Home Builder

Nick Volk has worked hard for years to provide more affordable housing in Toronto.

Upon graduating, Nick Volk ’53 began traveling the world, going from Cambodia to Thailand to Bangladesh with the U.S. Foreign Service. Today, he finds himself helping others find stability through affordable housing in Toronto. His current project, AT HOME, is working toward building a 250-unit housing complex in a Toronto neighborhood.

Volk arrived in Canada in 1964 as the U.S. consulate’s communications director; he wasn’t intending to stay. But he and his wife loved the country so much that he quit his job and went to work for the Canadian Broadcasting Corporation for 23 years. Though he was president of the Harvard Club of Toronto and the Harvard Alumni Association’s regional director for Canada in the 1970s, he says he was not involved with public service in Toronto until his “wife came home one day and said, ‘How about helping the poor? You’ve been helping the rich.’”

Volunteering with the Society of St. Vincent de Paul, collecting clothing and other items for the needy, Volk was appalled by the dismal living conditions he saw, and he decided to make accessible housing a priority. Yet his hands were tied until 1987, when new Ontario provincial legislation allowed nonprofits to build affordable housing.

He then created Vincent Paul Family Homes Corporation to raise funds for and find a place to build a housing complex in the Toronto area. He found a dilapidated 1.5-acre lot in 1991, and three years and $23 million in funds from the provincial government later, Gower Park Place opened, with more than 150 units at reasonable prices; it still provides housing for low-income individuals. “Through this process,” Volk says, “I learned that before coming [to Gower Park Place], some people had very little sense of self-worth. They thought, ‘Maybe if I live here, there’ll be something I can do with my life.’” Affordable housing, he has found, is about “improving the conditions of people on welfare, and reducing welfare rates.”

Gower Park Place was named the Best Non-Profit Affordable Building in the province by the Ontario Non-Profit Housing Association in 2001; Toronto’s city council appointed Volk to the board of the Toronto Community Housing Corporation the same year. Meanwhile, Habitat for Humanity had provided him with another opportunity to work on housing, ever since 1993, when he took a break from his CBC job to volunteer on a Habitat project. He still serves on the organization’s Canadian board, having chaired it from 1998 to 2002, but says, “[Habitat] builds 60 to 70 homes a year in Toronto—I want to build 100.”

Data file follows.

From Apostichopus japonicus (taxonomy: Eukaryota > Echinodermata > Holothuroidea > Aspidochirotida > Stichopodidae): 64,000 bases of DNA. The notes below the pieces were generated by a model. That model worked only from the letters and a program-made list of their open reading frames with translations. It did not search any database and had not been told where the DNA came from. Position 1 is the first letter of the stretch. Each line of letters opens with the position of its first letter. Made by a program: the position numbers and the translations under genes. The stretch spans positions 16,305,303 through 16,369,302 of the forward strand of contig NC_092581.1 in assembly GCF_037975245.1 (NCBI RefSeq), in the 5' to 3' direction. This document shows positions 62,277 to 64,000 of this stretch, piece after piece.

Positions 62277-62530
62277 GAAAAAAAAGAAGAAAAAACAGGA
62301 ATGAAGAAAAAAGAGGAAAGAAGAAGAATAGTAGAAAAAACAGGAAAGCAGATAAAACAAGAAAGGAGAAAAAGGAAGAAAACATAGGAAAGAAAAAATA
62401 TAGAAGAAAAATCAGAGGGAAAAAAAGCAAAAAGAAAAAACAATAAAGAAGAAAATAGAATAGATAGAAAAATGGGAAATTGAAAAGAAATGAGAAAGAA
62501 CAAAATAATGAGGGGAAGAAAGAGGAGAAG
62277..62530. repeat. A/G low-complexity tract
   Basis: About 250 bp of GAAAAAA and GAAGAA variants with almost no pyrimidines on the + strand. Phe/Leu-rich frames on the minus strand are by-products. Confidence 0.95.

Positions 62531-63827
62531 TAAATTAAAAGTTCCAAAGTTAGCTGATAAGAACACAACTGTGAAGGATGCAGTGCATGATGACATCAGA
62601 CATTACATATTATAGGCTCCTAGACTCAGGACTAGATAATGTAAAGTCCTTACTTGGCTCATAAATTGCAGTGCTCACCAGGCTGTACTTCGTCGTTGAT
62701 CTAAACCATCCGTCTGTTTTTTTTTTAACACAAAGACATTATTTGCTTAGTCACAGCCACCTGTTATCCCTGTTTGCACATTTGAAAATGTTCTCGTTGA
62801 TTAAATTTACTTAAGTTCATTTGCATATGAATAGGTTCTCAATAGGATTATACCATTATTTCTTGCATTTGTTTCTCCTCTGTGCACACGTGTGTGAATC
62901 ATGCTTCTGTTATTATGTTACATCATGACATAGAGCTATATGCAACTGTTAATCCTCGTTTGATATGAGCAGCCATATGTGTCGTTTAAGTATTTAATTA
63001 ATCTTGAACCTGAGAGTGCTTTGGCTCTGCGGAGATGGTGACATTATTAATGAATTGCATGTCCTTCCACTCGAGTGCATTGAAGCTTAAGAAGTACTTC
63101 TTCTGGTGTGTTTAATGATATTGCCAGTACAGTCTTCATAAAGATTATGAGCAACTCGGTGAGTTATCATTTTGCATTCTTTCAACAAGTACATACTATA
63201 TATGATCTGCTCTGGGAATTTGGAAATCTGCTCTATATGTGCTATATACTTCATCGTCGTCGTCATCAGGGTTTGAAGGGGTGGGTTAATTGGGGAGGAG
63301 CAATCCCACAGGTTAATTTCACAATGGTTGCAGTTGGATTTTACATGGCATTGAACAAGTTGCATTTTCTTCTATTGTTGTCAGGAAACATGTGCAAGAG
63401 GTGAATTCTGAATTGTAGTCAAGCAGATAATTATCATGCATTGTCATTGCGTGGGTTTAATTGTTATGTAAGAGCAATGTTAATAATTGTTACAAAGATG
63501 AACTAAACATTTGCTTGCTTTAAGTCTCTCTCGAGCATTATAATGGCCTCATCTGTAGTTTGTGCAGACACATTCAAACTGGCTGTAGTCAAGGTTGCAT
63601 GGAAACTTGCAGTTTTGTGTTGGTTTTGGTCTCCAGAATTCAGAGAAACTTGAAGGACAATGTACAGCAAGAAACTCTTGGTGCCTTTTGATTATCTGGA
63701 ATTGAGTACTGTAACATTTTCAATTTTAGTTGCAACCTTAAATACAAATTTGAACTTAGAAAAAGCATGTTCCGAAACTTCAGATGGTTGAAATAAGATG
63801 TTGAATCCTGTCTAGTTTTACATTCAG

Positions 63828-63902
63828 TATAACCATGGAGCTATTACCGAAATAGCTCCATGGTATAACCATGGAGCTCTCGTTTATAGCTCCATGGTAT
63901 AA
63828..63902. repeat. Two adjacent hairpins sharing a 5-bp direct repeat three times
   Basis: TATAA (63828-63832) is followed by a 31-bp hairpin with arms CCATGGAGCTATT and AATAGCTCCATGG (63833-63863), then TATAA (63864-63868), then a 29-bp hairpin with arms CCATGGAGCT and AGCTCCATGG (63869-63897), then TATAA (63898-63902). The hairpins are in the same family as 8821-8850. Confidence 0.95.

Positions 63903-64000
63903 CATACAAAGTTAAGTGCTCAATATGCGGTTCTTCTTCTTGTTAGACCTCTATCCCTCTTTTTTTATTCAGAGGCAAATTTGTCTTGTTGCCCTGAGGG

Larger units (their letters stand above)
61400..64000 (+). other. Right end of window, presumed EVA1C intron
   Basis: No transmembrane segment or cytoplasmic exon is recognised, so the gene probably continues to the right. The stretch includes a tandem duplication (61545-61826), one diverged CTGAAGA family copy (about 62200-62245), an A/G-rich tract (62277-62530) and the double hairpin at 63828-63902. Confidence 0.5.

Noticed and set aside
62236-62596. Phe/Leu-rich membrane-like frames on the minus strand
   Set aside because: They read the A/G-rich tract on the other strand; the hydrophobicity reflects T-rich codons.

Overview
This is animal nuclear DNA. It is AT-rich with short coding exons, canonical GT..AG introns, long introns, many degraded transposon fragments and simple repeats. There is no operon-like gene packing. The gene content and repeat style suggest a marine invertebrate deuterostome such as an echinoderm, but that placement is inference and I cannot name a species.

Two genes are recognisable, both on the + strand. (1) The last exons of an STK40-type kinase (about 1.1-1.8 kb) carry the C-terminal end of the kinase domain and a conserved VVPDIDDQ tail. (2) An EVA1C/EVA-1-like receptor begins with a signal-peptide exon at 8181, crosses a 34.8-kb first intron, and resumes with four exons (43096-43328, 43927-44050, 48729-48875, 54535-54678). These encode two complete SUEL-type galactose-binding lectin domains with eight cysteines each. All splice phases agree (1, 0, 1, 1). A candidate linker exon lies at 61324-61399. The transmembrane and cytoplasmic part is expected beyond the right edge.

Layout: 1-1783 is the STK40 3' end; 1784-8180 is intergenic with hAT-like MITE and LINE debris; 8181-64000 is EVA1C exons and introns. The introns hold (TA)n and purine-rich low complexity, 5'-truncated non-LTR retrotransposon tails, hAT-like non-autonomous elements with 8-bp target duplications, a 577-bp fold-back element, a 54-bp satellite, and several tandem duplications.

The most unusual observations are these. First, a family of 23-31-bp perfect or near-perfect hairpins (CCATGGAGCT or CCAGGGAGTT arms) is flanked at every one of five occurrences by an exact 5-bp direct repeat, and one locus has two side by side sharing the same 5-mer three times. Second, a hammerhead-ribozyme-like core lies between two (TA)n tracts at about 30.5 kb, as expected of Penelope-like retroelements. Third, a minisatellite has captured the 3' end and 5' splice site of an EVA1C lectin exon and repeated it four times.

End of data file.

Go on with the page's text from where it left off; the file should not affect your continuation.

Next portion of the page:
More than 65,000 households in Toronto are on a waiting list for affordable housing, and 80 percent of families seeking support make less than $20,000. AT HOME, Volk’s new project, was founded by East York East Toronto Family Resources (EYET) to provide affordable housing for mother-led households in particular; the organization asked him to become its development chair. Today, Volk is working to make this possible by raising $43 million from the provincial government and the Board of Trade, and also running a direct-donation campaign appealing to the general public.

At the same time, he is actively engaging again with the wider world. Volk represents the Ontario Non-Profit Housing Association on the board of Rooftops Canada, an organization that works to develop international housing. “I found that I can use my experiences [in Canada] for international social justice, working on housing and microfinance programs here and in Africa,” he says. “I’ve dedicated most of my time to housing because I’ve seen demonstrated the strength and importance of a decent place to live.”

Read more articles by: Sasanka Jinadasa

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